True. The kids in school used to make fun of me smelling the pages of new textbooks. Rude!

36. When you find a used bookstore you get ridiculously excited. The level of excitement can sometimes trump excitement over other awesome things like pizza places, ice-cream shops, etc. Your enthusiasm for used bookstores knows no bounds.
True. Used bookstores are treasure boxes. People who own a used bookstore are usually devoted readers.

37. You take it personally when you recommend a book to a friend and 6 months later they still haven’t read it. What are they even waiting for?
False. I am not that controlling.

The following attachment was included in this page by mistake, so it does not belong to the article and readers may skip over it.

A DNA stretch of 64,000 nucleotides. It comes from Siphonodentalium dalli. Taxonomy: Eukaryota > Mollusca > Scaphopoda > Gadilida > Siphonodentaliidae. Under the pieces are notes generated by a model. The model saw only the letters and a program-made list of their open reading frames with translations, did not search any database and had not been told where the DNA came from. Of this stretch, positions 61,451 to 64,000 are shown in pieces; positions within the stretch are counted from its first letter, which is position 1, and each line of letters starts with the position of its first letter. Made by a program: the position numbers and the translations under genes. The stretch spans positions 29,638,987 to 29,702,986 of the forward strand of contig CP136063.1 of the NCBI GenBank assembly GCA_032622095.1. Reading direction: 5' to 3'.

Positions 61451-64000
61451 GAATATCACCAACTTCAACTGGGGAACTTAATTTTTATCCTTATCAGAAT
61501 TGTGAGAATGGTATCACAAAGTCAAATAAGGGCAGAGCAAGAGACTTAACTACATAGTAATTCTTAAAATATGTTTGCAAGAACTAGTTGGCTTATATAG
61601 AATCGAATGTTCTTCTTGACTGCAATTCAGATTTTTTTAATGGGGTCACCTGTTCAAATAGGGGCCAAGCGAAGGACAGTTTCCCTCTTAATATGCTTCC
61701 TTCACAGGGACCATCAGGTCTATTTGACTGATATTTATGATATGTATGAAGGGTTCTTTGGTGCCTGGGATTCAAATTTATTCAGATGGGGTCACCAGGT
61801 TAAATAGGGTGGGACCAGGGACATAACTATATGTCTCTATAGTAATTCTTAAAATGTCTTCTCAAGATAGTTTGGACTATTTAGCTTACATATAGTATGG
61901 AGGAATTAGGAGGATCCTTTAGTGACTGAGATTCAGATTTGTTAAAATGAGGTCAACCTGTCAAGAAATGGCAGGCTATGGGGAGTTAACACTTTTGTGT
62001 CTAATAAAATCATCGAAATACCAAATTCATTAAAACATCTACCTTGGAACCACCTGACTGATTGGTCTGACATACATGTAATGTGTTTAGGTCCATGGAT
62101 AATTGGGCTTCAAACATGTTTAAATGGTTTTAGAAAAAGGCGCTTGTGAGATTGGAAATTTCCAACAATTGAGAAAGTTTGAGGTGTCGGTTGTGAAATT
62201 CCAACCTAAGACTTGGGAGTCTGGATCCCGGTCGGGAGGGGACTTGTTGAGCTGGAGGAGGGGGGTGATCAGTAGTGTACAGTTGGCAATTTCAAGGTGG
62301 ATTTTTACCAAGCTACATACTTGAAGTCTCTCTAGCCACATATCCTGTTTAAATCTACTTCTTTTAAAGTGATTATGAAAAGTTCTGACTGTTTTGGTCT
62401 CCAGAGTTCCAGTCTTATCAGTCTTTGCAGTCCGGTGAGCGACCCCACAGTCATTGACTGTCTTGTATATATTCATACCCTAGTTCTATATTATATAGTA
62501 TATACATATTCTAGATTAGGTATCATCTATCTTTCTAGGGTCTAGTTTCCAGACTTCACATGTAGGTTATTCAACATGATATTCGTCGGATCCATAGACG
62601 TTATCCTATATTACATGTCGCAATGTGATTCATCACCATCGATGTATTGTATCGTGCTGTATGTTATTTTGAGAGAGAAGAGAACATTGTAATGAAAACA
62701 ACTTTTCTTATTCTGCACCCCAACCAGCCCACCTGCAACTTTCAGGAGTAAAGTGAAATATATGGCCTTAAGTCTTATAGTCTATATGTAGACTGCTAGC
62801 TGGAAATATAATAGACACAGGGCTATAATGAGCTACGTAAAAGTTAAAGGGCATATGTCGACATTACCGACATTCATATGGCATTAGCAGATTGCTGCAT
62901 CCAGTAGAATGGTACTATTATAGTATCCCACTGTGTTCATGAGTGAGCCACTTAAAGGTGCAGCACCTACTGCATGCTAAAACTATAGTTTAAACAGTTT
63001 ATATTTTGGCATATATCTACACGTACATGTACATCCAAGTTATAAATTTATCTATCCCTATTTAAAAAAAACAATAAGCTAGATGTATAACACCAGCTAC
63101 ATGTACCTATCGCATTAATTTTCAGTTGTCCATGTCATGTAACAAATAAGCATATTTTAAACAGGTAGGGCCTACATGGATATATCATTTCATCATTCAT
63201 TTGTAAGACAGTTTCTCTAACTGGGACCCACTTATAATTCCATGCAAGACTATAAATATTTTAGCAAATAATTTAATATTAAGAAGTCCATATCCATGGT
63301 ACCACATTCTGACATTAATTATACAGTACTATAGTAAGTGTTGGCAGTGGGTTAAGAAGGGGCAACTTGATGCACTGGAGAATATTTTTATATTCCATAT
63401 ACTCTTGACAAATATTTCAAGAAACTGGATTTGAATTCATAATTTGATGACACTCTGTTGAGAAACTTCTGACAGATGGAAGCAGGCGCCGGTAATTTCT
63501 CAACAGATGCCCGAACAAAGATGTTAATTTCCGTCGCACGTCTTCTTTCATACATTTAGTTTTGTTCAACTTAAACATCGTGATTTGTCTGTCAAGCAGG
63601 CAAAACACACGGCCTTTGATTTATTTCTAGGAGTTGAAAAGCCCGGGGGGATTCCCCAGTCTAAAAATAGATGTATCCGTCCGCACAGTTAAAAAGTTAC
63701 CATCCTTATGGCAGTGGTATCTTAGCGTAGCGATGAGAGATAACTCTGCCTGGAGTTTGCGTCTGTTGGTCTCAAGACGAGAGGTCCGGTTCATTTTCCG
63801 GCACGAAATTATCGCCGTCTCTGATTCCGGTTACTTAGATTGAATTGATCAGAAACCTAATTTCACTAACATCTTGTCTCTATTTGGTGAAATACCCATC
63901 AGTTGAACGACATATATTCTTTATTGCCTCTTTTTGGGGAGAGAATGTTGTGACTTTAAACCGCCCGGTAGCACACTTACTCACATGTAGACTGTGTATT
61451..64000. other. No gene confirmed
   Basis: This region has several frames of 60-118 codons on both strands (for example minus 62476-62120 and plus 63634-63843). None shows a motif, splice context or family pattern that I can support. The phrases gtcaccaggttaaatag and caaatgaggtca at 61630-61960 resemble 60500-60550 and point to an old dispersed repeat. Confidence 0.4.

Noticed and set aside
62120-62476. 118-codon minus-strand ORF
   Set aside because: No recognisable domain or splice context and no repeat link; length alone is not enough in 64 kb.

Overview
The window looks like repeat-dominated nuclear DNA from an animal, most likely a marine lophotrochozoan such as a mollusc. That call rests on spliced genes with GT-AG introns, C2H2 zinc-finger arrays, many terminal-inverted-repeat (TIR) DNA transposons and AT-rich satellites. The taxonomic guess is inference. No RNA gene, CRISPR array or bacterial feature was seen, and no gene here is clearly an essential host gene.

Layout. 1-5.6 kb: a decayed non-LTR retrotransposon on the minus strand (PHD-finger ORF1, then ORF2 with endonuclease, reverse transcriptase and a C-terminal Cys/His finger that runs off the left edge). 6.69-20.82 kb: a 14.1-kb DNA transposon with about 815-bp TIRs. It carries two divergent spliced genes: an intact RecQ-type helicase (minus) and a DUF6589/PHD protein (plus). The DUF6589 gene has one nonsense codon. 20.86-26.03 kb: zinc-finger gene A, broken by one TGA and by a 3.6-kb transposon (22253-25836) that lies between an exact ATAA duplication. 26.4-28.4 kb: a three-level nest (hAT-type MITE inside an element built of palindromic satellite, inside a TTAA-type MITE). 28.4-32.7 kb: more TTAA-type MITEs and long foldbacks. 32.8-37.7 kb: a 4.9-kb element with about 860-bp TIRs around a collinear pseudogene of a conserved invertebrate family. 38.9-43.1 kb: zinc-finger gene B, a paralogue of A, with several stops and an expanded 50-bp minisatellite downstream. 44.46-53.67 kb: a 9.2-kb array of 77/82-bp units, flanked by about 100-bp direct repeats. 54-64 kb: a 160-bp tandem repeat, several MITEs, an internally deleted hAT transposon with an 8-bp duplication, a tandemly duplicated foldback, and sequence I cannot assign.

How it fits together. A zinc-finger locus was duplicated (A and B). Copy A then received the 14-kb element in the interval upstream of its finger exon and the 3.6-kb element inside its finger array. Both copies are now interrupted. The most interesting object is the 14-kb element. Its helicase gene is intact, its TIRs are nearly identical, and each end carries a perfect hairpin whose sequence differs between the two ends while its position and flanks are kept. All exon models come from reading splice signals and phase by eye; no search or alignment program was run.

38. You wake up in the morning thinking about the characters in a book and wondering what will happen.
True. I just did this morning—couldn’t wait to find out what happens to Hans Castorp after his cousin left the mountain sanatorium in The Magic Mountain.

39. You own a variety of different editions of your favorite book. If you see it in a foreign bookstore or with a new cover you can’t help but want it for your collection.
True.

40. You’ve yelled at a book in public.
True. And throw one down as well.

Summertime

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I checked in at the Booking Through Thursday blog, which is the host for a weekly book meme or blogging prompt. Here is this week’s prompt:

Do your reading habits change in the summer?